Content issues are the hardest to forget, so studying early has an advantage. These issues are also the most the scalable: even if you dump a lot of time into fundamental content, you'll continue to improve as you know more of it.
In fact, if you are scoring under a 1330 on the SAT or a 30 on the ACT, most of your gap is simply due to missing fundamental content. So make sure your foundations are strong.
When exactly to take the next step depends on both your time budget and how much fundamental content is missing.
If you're scoring, say, 1000 on the SAT or 18 on the ACT, and are budgeting over 200 hours, then the above steps should really be started earlier. The schedule here assumes you're studying 100 hours and already have a 1330 on your SAT / 30 on your ACT for the next step.
March of Sophomore Year
At this point, you want to shift towards strategy. Repeat the September analysis: do a timed test and see which questions are losing you points. However, this time notice where you're going wrong with strategy and test tactics instead of content. Notice when you run out of time, or make a careless mistake. Notice if you've rushed too much in one section versus another.
Now come up with a few ideas to attack your strategic flaws (or if you're using PrepScholar, we come up with these strategies for you). Test out your plan by doing a few sections at a time. Do these new strategies you've thought up work? Iterate on these strategies, and repeat until you get your strategy down.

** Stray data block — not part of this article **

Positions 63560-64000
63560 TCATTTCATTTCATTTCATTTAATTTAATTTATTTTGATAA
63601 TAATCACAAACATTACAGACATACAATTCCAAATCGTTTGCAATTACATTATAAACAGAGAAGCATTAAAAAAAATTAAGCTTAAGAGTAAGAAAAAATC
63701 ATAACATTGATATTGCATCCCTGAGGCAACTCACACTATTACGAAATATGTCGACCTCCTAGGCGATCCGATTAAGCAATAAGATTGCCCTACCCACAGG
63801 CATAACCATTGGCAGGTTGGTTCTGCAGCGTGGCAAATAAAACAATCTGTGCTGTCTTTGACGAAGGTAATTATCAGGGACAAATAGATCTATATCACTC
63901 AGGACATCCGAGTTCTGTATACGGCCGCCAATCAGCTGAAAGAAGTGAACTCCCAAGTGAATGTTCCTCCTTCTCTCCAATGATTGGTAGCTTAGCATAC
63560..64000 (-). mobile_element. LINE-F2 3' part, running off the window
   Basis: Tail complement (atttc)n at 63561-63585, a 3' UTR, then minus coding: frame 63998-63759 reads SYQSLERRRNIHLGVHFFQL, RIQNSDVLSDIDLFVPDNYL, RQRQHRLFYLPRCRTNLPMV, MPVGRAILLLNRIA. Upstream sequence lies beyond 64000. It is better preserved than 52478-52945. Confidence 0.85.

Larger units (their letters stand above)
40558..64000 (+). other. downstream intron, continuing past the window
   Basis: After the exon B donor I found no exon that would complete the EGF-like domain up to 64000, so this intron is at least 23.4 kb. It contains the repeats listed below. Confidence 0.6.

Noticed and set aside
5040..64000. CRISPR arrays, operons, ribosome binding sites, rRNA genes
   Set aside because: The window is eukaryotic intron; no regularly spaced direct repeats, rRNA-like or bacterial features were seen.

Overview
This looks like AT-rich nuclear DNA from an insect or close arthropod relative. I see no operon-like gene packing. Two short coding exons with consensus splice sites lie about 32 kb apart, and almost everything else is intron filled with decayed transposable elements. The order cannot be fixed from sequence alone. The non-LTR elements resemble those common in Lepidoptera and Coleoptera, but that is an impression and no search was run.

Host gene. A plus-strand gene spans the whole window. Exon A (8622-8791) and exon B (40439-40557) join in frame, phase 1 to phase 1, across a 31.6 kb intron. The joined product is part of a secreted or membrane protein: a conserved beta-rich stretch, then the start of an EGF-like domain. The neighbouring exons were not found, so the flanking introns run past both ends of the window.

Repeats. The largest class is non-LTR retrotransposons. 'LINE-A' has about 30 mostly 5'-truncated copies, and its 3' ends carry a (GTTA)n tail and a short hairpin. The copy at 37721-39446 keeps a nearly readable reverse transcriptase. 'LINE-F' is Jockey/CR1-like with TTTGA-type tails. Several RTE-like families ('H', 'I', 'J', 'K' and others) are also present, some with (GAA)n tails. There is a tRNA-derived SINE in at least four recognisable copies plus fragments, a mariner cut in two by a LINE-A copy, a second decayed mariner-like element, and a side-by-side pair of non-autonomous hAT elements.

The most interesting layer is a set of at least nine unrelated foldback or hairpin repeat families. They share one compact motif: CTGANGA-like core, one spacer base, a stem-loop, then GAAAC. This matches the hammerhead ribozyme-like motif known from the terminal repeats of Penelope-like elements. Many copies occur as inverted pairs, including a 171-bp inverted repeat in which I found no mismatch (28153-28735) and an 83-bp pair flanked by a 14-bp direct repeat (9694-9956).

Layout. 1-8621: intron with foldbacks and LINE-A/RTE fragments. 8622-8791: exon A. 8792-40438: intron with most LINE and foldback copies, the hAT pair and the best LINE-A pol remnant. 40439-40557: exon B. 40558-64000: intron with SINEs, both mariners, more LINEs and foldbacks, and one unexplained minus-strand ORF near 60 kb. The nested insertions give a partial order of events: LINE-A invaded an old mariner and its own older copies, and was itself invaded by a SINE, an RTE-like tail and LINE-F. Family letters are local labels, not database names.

At this point, ask yourself, are you getting the score you want for your school? If so, you can take it a bit easier (but still continue on). Otherwise, consider budgeting more time for studying.
Bonus: Want to get a perfect SAT or ACT score? Read our famous guide on how to score a perfect 1600 on the SAT, or a perfect 36 on the ACT.
You'll learn top strategies from the country's leading expert on the SAT/ACT, Allen Cheng, a Harvard grad and perfect scorer. No matter your level, you'll find useful advice here - this strategy guide has been read by over 500,000 people.
Read the 1600 SAT guide or 36 ACT guide today and start improving your score.
Summer before Junior Year
This is Round Two of your studying. Repeat the September to March process: find more fundamental content weaknesses, and then look again for strategic weaknesses.
Why split the process into two rounds? First, it increases your creativity — you may come up with strategies the second time around that you missed the first time around.